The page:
Help-Seeking and Coping Behaviors Among Asian Americans: The Roles of Asian Values, Emotional Intelligence, and Optimism


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Abstract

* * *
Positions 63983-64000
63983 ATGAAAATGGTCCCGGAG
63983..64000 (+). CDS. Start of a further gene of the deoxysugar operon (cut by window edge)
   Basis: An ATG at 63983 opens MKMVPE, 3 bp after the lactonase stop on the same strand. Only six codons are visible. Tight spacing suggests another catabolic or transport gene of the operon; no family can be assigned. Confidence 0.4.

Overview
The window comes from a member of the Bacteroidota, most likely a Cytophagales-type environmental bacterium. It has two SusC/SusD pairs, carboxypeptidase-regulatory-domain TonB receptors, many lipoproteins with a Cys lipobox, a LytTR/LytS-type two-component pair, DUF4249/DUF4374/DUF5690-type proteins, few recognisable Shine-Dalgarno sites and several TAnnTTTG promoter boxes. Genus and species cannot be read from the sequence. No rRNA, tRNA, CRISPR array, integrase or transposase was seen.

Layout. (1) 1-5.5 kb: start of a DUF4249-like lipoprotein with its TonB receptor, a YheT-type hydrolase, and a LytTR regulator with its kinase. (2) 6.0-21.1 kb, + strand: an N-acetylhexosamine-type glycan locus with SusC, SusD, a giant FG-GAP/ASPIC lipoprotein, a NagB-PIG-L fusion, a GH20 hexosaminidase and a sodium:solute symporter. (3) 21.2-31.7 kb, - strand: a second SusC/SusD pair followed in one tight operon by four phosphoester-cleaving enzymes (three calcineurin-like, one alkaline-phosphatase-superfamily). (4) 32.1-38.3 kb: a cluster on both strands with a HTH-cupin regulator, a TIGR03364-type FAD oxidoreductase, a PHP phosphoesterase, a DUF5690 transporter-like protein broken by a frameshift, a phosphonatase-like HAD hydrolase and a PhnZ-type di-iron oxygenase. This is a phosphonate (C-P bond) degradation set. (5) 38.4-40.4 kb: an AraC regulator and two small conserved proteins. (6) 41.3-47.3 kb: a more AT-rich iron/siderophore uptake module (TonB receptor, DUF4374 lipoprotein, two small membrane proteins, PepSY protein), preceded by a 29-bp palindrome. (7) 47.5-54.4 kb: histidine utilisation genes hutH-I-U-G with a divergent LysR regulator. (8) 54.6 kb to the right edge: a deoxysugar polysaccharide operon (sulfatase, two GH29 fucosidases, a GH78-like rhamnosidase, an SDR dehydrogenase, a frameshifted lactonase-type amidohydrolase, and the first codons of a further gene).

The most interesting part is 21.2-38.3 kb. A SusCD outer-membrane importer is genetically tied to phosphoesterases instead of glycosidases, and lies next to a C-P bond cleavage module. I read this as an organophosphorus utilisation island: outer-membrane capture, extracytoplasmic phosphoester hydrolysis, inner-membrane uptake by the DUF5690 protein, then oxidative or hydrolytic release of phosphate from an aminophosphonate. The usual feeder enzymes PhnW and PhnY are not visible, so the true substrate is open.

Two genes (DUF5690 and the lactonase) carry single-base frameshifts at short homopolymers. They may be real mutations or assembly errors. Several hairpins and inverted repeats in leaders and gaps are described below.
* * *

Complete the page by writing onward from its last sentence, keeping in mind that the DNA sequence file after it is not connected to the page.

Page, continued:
Help-seeking and coping behaviors for emotional distress in Asian Americans were examined with Asian values, perceived emotional intelligence, and optimism as predictors. Participants were 160 self-identified Asian American college students. Out of 6 identified coping methods, disengagement and meditation/exercise were reported to be the more predominant help-seeking strategies. Asian values and the perceived ability to manage others’ emotions predicted the reported use of family supports. The perceived ability to manage one’s own emotions predicted reported use of meditation/exercise and substance use as coping methods; however, this predictor strongly overlapped with optimism. Utilization of professional supports, such as psychologists and other mental health professionals, were predicted by past use of counseling services. Management of one’s emotions and optimism distinguished those who had used counseling services from those who had not. Implications are made for adapting professional services to be culturally sensitive, in order to better address mental and emotional health needs in the Asian American community.

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